We’ve reached that point in the theater season where I am falling behind the curve. That’s not surprising given that I barely keep up with the curve even on a good week. Reviews keep popping up all over the place now. There were two in the T-D this past weekend: one for “Always, Patsy Cline” at Hanover Tavern and the other for CAT’s “Almighty Bob.” GayRVA had a “Two Boys” review on plus some pix from the “Ghost Light After Party” and Mr. Porter’s “Two Boys” review aired just the other day (link over to the right there). Add in two nice T-D articles lately – one on “Lord of the Flies” and another on the Minds Wide Open celebration that kicks off (officially) in March – and you can count me officially overwhelmed.
But, in the midst of it all, one more thing that I’d like to throw out there: this weekend, Clay Jenkinson – the man behind “The Thomas Jefferson Hour” – will be in the Virginia Beach area. I’m somewhat heartbroken that the opening of the Mill’s “39 Steps” and a family commitment will keep me from heading down there to see him. Why does Mr. Jenkinson deserve a mention on this site? Well, besides the fact that my admiration for Thomas Jefferson and my overall history-geekiness make me a devoted fan of the podcast, Mr. Jenkinson is also a Chautaquan, that is an educator who is also a performer, often taking on the guise of an historical figure (at least that’s my understanding of what one is; feel free to correct me if I’m wrong).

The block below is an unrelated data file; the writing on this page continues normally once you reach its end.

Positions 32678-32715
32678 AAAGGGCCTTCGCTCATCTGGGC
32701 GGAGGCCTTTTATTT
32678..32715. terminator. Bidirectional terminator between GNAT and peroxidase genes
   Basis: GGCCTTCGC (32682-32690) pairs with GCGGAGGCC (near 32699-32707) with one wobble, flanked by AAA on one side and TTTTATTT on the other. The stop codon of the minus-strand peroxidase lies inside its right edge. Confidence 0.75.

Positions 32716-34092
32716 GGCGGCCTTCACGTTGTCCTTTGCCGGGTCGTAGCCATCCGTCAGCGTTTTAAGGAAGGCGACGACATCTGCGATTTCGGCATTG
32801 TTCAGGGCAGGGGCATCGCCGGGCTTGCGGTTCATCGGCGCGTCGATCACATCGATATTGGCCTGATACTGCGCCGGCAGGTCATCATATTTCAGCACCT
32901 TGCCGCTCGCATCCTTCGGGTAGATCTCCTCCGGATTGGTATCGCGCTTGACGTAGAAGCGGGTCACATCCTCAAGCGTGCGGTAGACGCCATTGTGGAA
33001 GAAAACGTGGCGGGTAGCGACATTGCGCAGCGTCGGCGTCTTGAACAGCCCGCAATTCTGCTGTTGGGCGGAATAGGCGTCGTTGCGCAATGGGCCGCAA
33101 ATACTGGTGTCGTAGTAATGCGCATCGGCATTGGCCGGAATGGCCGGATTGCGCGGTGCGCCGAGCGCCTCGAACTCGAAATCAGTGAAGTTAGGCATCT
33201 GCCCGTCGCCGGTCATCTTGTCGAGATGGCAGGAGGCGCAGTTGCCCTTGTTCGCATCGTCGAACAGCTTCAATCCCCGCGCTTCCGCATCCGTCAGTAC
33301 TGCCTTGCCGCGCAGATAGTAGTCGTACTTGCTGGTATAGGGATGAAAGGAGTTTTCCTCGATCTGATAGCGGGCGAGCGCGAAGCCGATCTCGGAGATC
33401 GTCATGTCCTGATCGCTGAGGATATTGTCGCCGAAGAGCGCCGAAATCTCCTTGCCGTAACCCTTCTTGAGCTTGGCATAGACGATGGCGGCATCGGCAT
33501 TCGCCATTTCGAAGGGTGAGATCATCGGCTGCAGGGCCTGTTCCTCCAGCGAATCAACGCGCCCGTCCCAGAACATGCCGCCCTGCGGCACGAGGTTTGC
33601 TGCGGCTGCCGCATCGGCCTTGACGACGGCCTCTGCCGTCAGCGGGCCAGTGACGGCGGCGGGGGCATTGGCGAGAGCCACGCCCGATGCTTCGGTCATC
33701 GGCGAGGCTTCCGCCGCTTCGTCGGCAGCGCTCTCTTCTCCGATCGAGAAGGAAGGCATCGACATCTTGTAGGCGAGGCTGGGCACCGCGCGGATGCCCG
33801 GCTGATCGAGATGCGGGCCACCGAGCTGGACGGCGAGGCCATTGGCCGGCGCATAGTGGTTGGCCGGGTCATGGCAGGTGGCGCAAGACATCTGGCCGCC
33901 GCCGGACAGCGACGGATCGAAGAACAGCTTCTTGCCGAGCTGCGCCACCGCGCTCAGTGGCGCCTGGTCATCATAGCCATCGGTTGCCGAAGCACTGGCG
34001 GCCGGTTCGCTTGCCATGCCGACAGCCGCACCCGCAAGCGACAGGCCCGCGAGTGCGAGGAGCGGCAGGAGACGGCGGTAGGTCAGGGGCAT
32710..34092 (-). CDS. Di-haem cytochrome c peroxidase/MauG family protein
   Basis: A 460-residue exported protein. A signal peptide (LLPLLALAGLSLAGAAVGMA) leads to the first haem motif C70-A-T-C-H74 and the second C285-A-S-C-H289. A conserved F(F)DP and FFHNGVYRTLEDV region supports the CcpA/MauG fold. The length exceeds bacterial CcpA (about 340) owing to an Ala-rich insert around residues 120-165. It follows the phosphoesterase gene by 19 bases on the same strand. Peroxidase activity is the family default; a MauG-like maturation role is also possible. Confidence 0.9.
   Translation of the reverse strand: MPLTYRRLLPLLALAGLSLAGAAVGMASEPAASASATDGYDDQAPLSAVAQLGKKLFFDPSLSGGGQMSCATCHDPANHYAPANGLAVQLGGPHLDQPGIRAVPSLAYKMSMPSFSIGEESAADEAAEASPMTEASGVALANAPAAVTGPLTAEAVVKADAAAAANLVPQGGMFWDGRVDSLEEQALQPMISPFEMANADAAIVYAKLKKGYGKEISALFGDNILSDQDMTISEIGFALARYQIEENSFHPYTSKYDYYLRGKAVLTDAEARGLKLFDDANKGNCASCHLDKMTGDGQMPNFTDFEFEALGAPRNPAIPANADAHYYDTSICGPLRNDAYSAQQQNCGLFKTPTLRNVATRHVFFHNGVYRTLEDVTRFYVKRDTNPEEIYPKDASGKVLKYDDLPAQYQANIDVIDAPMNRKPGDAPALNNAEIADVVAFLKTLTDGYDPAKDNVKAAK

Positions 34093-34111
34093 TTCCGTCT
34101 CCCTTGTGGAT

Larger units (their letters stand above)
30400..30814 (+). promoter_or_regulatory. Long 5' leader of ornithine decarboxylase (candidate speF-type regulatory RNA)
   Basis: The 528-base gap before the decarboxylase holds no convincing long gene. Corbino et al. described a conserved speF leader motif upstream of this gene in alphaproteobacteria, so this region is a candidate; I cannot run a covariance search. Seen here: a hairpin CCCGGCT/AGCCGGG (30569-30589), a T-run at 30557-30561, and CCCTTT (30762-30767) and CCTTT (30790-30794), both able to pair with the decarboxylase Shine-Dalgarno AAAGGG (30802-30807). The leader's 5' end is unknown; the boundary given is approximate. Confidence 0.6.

Richmond’s place as an important historical locale has allowed many local performers to find work doing re-enactments, perhaps the most enduring situation being Kevin McGranahan’s take on Patrick Henry’s “Give Me Liberty” speech that has been performed at St. John’s Church for decades. In Mr. Jenkinson’s work, there is a great synergy (if I can use such a clichéd word) between education and performance that results in a more complete understanding and appreciation of history and the unique forces that coalesced to form this great country of ours. As the road to the next presidential election becomes littered with debates and speeches and billions of dollars of advertising that is sure to become (more) tiresome, I think it’s worth recognizing the work of under-appreciated actor/educators who really make history come alive again.
And, if you'd like a dose of this kind of refreshing and edifying history on a weekly basis, I highly recommend taking a listen to the Thomas Jefferson hour (it's on iTunes and also runs on WRIR locally on Tuesday mornings). It's a welcome uplift amidst the disheartening barrage of today's politics.